Interaction with "newtype-deriving"

GHC's "newtype deriving mechanism" (see [2]) should obviously work in a standalone deriving setting too. But perhaps it can be generalised a little. Currently you can only say

  deriving C a for Foo

(where Foo is the newtype), and get an instance for (C a Foo). But what if you want and instance for C Foo a, where the new type is not the last parameter. You can't do that at the moment. However, even with the new instance-like syntax, it's not clear to me how to signal the type to be derived. Consider

  newtype Foo = F Int
  newtype Bar = B Bool
  derive instance C Foo Bar

Which of these thee instances do we want?

  instance C Foo Bool => C Foo Bar
  instance C Int Bar  => C Foo Bar
  instance C Int Bool => C Foo Bar

The obvious way to signal this is to give the instance context (just as above). This is perhaps another reason for having an explicit instance context in a standalone deriving declaration.

Incidentally, notice that the third of the alternatives in the previous bullet unwraps two newtypes simultaneously. John Meacham suggested this example:

  class SetLike m k  where 
  instance SetLike IntSet Int where
  newtype Id = Id Int
  newtype IdSet = IdSet IntSet
  derive instance SetLike IntSet Int => SetLike IdSet Id

Duplicate instances

Suppose two modules, M1 and M2 both contain an identical standalone deriving declaration

  derive Show T

Then, can you import M1 and M2 into another module X and use show on values of type T, or will you get an overlapping instance error? Since both instances are derived in the very same way, their code must be identical, so arguably we can choose either. (There is some duplicated code of course.)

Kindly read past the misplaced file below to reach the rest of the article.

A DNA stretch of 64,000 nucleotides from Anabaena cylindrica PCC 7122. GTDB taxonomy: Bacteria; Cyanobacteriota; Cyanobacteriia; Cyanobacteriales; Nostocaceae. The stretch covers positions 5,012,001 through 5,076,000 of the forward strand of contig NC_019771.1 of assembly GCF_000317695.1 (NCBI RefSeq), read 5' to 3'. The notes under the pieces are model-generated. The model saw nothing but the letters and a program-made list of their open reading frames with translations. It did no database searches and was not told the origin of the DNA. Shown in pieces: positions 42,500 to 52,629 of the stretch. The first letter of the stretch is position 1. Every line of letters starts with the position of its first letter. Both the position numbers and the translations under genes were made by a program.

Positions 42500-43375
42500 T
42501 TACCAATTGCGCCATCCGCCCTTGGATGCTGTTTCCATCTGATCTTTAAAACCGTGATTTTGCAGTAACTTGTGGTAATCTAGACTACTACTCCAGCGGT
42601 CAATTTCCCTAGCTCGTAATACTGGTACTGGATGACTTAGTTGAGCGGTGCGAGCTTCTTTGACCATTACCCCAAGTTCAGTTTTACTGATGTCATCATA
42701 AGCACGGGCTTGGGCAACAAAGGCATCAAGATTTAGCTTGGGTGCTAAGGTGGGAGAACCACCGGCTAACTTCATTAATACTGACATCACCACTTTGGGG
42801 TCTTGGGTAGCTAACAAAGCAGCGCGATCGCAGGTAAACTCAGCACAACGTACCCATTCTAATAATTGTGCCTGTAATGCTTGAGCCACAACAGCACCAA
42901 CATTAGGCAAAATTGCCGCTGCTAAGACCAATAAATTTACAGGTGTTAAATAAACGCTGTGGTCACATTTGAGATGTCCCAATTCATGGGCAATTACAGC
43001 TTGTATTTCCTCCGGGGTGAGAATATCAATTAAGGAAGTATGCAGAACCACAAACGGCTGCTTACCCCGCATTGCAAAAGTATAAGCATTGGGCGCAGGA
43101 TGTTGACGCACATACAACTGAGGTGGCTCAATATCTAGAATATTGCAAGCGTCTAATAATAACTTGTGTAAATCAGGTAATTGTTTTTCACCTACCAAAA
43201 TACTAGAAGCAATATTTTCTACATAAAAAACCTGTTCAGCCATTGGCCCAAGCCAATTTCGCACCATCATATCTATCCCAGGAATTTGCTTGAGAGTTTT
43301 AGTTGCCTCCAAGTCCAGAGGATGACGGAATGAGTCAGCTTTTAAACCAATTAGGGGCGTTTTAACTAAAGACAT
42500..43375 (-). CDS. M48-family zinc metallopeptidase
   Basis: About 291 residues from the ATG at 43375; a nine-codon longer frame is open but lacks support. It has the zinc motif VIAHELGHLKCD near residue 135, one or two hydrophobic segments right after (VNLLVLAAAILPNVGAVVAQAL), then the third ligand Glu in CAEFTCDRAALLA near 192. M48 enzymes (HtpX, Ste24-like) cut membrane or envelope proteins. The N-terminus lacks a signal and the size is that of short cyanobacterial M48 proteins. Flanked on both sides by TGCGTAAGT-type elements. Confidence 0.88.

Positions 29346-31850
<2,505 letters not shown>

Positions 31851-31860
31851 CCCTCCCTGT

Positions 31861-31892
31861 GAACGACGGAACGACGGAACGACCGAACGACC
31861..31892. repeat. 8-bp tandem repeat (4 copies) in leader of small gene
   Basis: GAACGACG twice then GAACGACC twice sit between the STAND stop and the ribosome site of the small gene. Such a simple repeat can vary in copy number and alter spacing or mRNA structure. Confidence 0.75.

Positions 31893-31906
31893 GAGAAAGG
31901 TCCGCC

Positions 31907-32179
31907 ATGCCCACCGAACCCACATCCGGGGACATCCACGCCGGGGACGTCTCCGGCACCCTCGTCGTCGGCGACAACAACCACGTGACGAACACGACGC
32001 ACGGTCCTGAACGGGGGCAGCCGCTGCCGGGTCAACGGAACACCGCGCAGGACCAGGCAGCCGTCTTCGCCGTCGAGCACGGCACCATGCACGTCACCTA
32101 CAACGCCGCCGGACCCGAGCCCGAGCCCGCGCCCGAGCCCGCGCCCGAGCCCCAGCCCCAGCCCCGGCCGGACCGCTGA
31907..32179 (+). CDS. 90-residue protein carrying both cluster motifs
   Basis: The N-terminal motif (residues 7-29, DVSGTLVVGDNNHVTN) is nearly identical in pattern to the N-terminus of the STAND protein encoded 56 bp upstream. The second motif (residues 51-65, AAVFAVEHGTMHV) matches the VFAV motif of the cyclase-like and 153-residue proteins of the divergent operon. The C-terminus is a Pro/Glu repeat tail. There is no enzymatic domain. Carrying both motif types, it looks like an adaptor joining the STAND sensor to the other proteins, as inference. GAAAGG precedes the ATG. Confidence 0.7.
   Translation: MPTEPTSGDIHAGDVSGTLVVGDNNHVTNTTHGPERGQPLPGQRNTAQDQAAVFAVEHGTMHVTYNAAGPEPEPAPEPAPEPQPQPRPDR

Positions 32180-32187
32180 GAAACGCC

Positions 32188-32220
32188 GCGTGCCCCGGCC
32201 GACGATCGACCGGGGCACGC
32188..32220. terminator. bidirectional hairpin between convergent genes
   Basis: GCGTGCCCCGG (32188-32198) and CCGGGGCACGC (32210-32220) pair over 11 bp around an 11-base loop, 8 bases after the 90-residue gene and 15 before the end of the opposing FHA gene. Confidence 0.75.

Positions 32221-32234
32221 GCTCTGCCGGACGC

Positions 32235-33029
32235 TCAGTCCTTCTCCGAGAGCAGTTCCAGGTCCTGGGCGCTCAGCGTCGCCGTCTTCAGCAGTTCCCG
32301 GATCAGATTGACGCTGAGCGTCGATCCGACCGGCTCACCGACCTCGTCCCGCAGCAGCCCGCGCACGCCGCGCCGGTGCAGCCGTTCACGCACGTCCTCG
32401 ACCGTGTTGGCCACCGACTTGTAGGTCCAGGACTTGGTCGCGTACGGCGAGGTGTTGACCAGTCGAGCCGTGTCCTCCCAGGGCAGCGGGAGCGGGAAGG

This situation is expected to be common, as the main use of the standalone feature is to obtain derived instances that were omitted when the data type was defined.

But, that means whether or not an instance was derived is now part of the module's. Programs would be able to use this (mis)feature to perform a compile-time check and execute code differently depending on whether any given instance is derived or hand-coded:

   module MA(A) where
   data A = A deriving Show
   module MB(B) where
   data B = B deriving Show

   module MC where
   import MA
   import MB

   -- verify that the A and B Show instances were derived
   -- (they need to be derived to ensure the output can
   -- be parsed in our non-Haskell code).
   derive instance Show A 
   derive instance Show B

The writer of MC already knows that MA and MB defined instances of Show for A and B. He just wants to ensure that nobody changes either module to use a non-derived instance; if someone does try to use a non-derived instance:

   module MA(A) where
   data A = A
   instance Show A where
       show _ = "a"

then they will get an overlapping instance error in MC.

The result is that programs would be able to require, for any Class, not just that an instance of the class was defined for a type, but that a /derived/ instance was defined. Is this good?